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The car. The only thing he had left was the car. Sure, it was a little older. Sure, it was the base model. But it was a base model Porsche and he didn’t care that he’d been parking it in front of a shitty studio apartment on the ugly side of town for six months. It was his. And it was a Porsche. And he wasn’t selling the car.

Six months ago. Yeah, he’d thought he was doing something then. Had the wife. The job. The house. Of course, the car.

Now, it was just the car.

His own fault, really. Well, the wife part. Probably shouldn’t have been dumb enough to put the hotel on his credit card. Then, how was he to know Eileen’s coworker would have her ID stolen and she’d develop a habit of meticulously checking statements she’d never glanced at before?

The job? That wasn’t his fault. Damn company shipped everything to India except the sales force. India: land of the programmer and customer service rep. Engineers and IT support hanging from ever twisted tree. But apparently no one willing to take a guy out for a steak dinner, call his butt-ugly wife lovely and get a signature. How they even planned for the sales force to sell the crap they were manufacturing (in Thailand) was beyond him. Even the redesign they’d had him working on before the layoffs was a turd in plastic housing. Not that it mattered anymore except the stock options they’d showered on him were now worthless. Couldn’t even sell them for enough to make rent.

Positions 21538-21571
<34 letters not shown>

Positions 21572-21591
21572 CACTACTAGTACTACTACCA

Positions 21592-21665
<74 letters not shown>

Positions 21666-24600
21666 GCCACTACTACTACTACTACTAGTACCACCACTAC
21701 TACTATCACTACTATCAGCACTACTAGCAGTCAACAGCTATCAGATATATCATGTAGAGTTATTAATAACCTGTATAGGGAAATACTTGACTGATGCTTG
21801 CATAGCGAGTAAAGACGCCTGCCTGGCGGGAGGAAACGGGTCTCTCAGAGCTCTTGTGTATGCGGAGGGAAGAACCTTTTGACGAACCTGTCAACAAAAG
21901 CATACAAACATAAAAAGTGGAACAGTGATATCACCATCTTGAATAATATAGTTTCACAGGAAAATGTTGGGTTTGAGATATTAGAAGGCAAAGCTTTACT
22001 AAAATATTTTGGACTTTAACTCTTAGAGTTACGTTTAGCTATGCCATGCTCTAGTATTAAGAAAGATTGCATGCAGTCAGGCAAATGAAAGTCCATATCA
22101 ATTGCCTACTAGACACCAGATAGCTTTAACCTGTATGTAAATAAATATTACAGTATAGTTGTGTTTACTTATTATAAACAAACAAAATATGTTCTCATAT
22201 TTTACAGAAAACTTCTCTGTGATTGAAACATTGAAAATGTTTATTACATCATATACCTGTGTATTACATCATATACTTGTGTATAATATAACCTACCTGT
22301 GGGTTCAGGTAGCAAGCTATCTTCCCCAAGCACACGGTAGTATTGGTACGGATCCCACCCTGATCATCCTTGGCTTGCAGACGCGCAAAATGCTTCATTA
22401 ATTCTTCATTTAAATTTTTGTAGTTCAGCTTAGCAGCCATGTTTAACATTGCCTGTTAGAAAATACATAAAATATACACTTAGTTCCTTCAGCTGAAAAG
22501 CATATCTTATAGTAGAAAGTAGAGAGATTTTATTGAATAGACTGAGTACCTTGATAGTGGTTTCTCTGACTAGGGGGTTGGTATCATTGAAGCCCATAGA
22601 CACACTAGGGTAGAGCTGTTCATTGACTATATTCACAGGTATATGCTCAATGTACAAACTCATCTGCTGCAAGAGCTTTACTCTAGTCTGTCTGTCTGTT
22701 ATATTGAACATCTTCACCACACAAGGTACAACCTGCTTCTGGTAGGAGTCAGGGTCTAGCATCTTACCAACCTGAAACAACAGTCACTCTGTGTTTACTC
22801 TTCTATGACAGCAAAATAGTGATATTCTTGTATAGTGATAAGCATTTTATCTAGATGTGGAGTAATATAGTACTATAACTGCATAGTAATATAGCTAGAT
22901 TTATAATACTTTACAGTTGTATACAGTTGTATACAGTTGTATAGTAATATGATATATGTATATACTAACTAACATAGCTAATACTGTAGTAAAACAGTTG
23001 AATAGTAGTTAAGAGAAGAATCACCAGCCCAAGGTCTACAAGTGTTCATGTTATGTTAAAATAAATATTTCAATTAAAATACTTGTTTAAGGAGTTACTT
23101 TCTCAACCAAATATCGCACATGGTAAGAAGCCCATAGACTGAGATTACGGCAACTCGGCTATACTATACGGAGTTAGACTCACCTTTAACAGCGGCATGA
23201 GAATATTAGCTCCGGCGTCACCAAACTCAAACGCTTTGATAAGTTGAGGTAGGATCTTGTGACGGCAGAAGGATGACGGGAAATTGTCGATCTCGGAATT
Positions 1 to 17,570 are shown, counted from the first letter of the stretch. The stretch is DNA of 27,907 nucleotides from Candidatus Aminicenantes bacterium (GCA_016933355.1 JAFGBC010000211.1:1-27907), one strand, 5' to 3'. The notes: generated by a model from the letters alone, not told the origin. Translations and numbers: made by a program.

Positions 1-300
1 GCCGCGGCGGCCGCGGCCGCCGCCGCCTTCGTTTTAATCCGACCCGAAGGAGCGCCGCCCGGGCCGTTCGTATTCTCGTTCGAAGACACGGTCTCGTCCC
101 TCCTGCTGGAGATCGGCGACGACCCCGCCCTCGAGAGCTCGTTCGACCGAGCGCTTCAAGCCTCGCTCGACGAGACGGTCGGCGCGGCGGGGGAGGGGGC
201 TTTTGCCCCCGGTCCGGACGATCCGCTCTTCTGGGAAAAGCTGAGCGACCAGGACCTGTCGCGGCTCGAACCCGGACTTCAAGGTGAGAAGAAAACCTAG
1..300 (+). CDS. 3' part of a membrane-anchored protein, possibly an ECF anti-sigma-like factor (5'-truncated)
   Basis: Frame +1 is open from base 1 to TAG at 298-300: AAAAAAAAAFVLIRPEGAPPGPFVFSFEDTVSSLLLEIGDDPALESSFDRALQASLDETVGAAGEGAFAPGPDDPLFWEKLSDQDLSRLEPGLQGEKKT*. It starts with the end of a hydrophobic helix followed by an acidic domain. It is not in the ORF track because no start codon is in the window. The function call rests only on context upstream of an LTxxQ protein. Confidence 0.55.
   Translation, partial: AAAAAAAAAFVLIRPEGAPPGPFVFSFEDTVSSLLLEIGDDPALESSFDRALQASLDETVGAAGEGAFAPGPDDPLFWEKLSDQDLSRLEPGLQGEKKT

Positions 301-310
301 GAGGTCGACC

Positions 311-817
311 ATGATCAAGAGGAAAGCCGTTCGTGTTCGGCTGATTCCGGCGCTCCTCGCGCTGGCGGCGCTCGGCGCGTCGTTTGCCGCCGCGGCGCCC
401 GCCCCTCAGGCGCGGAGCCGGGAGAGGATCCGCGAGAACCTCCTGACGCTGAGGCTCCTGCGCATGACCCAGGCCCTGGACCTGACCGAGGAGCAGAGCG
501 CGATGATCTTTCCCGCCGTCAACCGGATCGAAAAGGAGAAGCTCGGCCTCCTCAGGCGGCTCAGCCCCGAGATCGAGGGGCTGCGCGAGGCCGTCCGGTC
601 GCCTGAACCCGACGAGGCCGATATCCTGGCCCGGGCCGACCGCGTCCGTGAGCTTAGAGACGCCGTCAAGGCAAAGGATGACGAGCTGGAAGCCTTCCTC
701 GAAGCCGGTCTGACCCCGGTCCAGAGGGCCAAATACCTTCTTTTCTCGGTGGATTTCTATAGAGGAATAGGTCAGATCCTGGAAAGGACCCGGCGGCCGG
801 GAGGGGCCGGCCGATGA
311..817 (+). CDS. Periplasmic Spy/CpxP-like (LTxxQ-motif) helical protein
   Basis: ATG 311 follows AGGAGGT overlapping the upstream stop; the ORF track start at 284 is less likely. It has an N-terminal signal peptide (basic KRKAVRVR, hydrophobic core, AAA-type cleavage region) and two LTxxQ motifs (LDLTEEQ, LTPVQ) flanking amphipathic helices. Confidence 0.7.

Which left the car. But he wasn’t selling the car.

As it was, he’d get maybe a summer’s worth of rent money out of it and then what would he do? Ride the bus? Steal his neighbor’s Schwinn?

No, the car was his.

Finally, he got a line on a job. Decent pay, working in a warehouse district down under the interstate. Left his car out front, but hid it behind a work van in case the guy hiring thought someone driving a Porsche wasn’t really looking.

He was in a hurry. Had gotten stopped at the tracks by an Amtrak, by a couple of charter yachts at the bridge. Had nearly run out of gas and was sweating filling the tank with the last of his savings.

The interview itself went okay. No better or worse than the other two. Just knew the supervisor could smell his underarms and the desperation living there.

“Well, we’ll call you either way.” Guy had said, rubbing the back of his thinning hair. “You said you had reliable transportation, right? Last guy…” He shook his head.

He was pretty sure he wouldn’t get the job. And if he did, he’d be making a quarter what he had before.

He left feeling like he’d felt the day before. Like the only thing he had left in the world was that stupid car. The one his buddy had told him was a trap, right before he’d quit corporate and taken off to tour European couches with a punk band named Sloppy Meat Surprise.

He took out his keys, walked around the work van, and stared at the empty space.

His head whipped around involuntarily, looking for another work van, another space, his car. But the lot was small, the van alone, and the car gone.

He’d have pulled out his phone and called the police, but his service had been cut and he hadn’t been able to let himself give up his hipster phone for “ghetto PCS.” The only thing he knew about the bus schedule was that those little yellow signs always popped up when he was running late.

Walking around the curve toward the main road, he saw the red.  As he got closer, he realized that was about the only thing left. The rest? Stripped and sitting in the middle of the road.

He got behind the wheel and tried to start her. No gas. No wheels anyway.

A semi, heading for one of the warehouses, came up on the curve fast. The driver wasn’t expecting to find a car there. There were never cars there. It was one of the least-traveled roads in the city.

He looked up at the daytime running lights bearing down on him and wondered if they’d stolen the airbags, too.

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